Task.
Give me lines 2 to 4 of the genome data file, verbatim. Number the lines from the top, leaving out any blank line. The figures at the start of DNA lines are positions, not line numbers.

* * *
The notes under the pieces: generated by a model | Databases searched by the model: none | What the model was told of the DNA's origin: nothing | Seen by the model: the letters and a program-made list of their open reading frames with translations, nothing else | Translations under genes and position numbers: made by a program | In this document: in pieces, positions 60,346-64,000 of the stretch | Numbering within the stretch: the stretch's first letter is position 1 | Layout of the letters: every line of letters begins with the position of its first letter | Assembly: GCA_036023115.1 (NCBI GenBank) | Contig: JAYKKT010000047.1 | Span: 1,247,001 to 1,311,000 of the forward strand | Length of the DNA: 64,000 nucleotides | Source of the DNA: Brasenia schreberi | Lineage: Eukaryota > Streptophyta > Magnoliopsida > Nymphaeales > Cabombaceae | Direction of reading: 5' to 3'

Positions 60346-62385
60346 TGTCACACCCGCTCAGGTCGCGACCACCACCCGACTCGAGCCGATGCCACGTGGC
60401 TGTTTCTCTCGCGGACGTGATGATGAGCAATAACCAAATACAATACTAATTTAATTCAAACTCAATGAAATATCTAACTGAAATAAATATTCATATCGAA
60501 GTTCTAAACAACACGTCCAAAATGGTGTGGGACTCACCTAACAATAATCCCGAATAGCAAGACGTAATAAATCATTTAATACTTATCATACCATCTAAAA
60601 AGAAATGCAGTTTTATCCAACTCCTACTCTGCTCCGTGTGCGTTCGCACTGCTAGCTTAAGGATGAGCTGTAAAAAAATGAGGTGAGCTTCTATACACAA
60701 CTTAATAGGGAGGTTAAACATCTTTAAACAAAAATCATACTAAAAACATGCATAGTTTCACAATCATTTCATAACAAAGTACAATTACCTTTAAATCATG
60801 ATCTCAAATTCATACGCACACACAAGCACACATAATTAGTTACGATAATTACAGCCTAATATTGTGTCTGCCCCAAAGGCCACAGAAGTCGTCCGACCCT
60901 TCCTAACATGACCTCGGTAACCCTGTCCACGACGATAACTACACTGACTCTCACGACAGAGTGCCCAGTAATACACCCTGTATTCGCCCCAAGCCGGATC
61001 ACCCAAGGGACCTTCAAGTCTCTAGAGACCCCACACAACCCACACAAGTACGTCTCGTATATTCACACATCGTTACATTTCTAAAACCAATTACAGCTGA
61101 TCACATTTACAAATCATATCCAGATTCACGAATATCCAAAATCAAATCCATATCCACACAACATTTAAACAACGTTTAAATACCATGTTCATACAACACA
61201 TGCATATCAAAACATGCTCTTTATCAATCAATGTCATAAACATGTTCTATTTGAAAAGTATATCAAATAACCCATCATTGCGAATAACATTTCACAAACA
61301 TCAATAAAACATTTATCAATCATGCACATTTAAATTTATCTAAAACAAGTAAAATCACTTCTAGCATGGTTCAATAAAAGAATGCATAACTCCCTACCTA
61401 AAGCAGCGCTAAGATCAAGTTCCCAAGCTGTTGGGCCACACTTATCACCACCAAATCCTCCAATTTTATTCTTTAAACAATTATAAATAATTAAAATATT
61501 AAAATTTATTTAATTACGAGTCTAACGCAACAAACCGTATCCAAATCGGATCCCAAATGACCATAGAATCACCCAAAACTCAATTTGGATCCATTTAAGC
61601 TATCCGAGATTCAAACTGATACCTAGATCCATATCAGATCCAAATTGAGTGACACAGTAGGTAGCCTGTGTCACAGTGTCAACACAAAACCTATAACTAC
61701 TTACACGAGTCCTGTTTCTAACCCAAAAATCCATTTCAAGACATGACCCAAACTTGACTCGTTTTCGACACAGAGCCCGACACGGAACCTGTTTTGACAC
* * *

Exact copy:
Positions 60346-62385
60346 TGTCACACCCGCTCAGGTCGCGACCACCACCCGACTCGAGCCGATGCCACGTGGC
60401 TGTTTCTCTCGCGGACGTGATGATGAGCAATAACCAAATACAATACTAATTTAATTCAAACTCAATGAAATATCTAACTGAAATAAATATTCATATCGAA